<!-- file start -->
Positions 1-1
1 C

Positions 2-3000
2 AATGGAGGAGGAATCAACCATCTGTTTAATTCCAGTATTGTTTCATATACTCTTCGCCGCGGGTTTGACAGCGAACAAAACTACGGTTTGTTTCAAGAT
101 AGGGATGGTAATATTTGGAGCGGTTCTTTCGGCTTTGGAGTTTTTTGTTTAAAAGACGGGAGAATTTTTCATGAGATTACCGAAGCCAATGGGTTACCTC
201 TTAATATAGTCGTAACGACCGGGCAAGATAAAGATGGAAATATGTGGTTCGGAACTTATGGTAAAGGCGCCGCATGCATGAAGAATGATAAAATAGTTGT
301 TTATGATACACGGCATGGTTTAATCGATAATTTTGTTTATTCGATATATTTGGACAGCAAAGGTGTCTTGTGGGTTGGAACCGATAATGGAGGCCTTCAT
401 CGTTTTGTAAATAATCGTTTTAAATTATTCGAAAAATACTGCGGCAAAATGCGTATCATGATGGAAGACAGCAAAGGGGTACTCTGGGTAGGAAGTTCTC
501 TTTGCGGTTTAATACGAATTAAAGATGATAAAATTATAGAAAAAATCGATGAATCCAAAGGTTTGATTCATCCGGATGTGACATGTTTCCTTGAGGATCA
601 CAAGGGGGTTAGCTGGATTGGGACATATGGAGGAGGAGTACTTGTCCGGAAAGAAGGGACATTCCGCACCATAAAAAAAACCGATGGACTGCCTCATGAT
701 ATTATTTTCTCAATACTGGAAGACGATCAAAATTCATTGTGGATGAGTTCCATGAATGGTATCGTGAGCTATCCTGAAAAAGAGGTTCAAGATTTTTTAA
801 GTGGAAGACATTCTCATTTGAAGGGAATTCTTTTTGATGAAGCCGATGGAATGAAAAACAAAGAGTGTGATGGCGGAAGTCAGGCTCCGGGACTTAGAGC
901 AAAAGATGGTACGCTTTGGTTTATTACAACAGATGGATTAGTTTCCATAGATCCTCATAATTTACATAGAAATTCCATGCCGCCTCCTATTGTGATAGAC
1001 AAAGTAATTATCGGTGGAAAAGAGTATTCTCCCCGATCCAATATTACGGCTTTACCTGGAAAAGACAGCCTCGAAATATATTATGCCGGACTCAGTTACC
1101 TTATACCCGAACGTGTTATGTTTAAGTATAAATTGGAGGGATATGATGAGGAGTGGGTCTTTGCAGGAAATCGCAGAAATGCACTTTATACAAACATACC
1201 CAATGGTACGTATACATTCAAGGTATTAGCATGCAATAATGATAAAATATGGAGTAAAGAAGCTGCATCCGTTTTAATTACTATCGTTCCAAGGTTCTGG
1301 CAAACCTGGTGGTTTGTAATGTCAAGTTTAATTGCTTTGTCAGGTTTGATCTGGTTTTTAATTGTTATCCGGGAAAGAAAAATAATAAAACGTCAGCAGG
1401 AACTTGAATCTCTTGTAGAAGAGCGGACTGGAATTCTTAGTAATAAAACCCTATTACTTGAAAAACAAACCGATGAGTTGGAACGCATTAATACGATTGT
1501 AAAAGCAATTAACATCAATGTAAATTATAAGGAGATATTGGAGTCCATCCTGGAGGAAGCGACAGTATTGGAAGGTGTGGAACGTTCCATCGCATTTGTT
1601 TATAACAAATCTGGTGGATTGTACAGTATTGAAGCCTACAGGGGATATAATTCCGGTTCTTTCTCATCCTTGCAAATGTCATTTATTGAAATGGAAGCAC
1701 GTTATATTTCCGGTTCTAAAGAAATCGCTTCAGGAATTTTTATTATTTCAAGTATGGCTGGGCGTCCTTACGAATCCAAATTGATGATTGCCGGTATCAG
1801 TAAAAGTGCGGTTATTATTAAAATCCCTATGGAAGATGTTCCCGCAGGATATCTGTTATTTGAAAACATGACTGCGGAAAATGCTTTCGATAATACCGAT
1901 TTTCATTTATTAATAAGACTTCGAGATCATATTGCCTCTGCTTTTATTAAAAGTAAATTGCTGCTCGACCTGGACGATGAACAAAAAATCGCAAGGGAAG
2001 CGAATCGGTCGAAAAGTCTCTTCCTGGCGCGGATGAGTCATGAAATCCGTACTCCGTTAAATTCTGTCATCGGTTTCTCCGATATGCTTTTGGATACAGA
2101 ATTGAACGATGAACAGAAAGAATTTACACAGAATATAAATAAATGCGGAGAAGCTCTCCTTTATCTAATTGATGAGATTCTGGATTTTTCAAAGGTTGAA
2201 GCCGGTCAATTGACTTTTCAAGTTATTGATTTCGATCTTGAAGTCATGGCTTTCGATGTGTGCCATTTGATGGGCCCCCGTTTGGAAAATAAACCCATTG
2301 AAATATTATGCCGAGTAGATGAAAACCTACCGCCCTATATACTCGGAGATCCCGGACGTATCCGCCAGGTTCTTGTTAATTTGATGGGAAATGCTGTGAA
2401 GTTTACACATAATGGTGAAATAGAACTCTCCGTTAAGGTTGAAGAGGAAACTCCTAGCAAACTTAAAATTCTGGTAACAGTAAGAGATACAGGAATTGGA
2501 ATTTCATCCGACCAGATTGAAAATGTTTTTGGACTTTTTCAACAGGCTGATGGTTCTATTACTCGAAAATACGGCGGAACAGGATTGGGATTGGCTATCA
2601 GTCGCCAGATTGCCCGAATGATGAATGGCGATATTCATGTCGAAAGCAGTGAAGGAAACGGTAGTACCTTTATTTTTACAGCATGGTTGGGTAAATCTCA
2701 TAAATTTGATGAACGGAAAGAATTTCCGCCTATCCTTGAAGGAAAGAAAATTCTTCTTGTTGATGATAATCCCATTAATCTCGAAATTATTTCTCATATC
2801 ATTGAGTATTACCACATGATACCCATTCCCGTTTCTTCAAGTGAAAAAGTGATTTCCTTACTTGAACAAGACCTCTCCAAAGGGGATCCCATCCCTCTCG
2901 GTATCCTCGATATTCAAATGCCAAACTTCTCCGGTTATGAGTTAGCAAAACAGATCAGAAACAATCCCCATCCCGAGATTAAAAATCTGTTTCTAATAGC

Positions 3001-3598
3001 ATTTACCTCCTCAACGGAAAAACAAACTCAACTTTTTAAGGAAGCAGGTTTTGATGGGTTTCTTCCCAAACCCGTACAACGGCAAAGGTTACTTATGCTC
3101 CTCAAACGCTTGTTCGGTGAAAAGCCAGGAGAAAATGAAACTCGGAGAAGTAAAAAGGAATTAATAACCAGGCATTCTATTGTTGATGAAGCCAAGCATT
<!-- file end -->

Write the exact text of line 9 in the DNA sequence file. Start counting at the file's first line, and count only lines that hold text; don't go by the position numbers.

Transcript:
501 TTTGCGGTTTAATACGAATTAAAGATGATAAAATTATAGAAAAAATCGATGAATCCAAAGGTTTGATTCATCCGGATGTGACATGTTTCCTTGAGGATCA